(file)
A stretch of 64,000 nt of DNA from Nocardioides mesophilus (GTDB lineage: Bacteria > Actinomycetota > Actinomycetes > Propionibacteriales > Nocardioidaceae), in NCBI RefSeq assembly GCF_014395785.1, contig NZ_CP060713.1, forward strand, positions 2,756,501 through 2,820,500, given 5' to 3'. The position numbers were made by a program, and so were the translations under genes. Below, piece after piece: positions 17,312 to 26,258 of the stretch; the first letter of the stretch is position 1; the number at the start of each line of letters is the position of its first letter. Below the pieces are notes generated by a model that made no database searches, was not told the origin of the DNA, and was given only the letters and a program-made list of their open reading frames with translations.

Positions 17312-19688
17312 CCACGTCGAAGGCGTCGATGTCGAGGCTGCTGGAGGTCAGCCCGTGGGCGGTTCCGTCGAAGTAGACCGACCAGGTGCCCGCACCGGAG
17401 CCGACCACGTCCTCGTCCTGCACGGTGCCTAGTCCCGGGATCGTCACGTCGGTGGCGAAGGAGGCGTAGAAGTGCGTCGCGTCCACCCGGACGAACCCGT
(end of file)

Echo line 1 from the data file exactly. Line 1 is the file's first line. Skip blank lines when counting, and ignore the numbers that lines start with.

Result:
A stretch of 64,000 nt of DNA from Nocardioides mesophilus (GTDB lineage: Bacteria > Actinomycetota > Actinomycetes > Propionibacteriales > Nocardioidaceae), in NCBI RefSeq assembly GCF_014395785.1, contig NZ_CP060713.1, forward strand, positions 2,756,501 through 2,820,500, given 5' to 3'. The position numbers were made by a program, and so were the translations under genes. Below, piece after piece: positions 17,312 to 26,258 of the stretch; the first letter of the stretch is position 1; the number at the start of each line of letters is the position of its first letter. Below the pieces are notes generated by a model that made no database searches, was not told the origin of the DNA, and was given only the letters and a program-made list of their open reading frames with translations.